Marketa Lazarová – František Vláčil, 1967

There’s an underseen film called The Navigator: A Medieval Odyssey, where some English miners from the Middle Ages tunnel through the earth and emerge in modern-day New Zealand. Watching Marketa Lazarová feels a bit like that in reverse – you leave your comfortable 21st-century life behind for a few hours and pop up in medieval Bohemia.

Director František Vláčil (Adelheid, The White Dove) spent around two years filming on location, which meant his cast and crew were afforded barely much more luxury than the story’s characters. Few films have such a feeling of history – not in the studious sense of dates and places, but of deep dark waters of time rolling beneath the keel of the present day’s unsteady ship.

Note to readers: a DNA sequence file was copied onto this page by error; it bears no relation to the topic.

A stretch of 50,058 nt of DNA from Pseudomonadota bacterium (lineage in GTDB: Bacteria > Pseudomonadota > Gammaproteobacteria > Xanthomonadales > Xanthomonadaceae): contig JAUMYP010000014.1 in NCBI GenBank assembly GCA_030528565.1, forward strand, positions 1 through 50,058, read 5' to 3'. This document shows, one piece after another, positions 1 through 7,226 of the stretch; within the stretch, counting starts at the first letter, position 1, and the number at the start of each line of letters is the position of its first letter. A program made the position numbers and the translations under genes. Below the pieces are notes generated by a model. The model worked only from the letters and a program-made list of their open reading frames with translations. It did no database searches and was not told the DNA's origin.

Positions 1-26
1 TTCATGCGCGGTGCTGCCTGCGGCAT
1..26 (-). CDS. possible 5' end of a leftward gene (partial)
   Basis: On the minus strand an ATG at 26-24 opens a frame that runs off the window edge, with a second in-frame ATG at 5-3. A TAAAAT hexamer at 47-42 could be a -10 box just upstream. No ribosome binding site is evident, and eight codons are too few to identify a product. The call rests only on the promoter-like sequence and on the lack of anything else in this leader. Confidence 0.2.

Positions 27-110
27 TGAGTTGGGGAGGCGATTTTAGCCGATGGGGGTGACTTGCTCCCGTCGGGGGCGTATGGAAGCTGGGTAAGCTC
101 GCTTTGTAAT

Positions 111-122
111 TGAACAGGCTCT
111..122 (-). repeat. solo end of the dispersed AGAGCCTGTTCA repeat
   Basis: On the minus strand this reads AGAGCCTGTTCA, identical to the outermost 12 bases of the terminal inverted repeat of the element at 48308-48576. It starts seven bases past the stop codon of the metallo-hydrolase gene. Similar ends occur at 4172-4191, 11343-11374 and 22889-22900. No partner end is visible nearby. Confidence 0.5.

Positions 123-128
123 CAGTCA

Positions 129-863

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Few films also match Marketa Lazarová‘s dazzling visuals with such authentic production values, so while the virtuosity of Vláčil’s film making often distracts from the story, the credibility of its setting is never in doubt.

Based on the novel by Vladislav Vančura, which in turn was based on an ancient Czech legend, the film declares itself a “Rhapsody” on the title card. That might seem a little precious, but Vláčil is a director who freely admits to valuing visuals over story, and by dispensing with most conventional narrative techniques creates a film that is both lyrical and rhapsodic. It is perhaps best enjoyed if you can forget the story and surrender yourself to it as a purely sensory experience…

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